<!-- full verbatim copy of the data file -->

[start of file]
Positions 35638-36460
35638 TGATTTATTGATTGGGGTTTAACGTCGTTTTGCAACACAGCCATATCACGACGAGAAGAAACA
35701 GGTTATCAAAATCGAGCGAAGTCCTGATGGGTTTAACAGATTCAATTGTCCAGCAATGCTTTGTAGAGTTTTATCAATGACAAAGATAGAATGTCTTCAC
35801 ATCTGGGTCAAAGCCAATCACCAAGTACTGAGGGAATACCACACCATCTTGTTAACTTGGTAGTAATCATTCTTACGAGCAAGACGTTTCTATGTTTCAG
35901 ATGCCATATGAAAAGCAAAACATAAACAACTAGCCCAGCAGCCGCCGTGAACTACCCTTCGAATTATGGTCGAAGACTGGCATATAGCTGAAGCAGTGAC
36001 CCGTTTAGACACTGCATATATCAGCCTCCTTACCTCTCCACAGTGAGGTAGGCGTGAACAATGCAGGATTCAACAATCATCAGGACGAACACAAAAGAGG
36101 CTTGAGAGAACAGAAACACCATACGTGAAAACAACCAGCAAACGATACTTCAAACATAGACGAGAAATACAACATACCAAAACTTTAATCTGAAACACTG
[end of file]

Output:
Positions 35638-36460
35638 TGATTTATTGATTGGGGTTTAACGTCGTTTTGCAACACAGCCATATCACGACGAGAAGAAACA
35701 GGTTATCAAAATCGAGCGAAGTCCTGATGGGTTTAACAGATTCAATTGTCCAGCAATGCTTTGTAGAGTTTTATCAATGACAAAGATAGAATGTCTTCAC
35801 ATCTGGGTCAAAGCCAATCACCAAGTACTGAGGGAATACCACACCATCTTGTTAACTTGGTAGTAATCATTCTTACGAGCAAGACGTTTCTATGTTTCAG
35901 ATGCCATATGAAAAGCAAAACATAAACAACTAGCCCAGCAGCCGCCGTGAACTACCCTTCGAATTATGGTCGAAGACTGGCATATAGCTGAAGCAGTGAC
36001 CCGTTTAGACACTGCATATATCAGCCTCCTTACCTCTCCACAGTGAGGTAGGCGTGAACAATGCAGGATTCAACAATCATCAGGACGAACACAAAAGAGG
36101 CTTGAGAGAACAGAAACACCATACGTGAAAACAACCAGCAAACGATACTTCAAACATAGACGAGAAATACAACATACCAAAACTTTAATCTGAAACACTG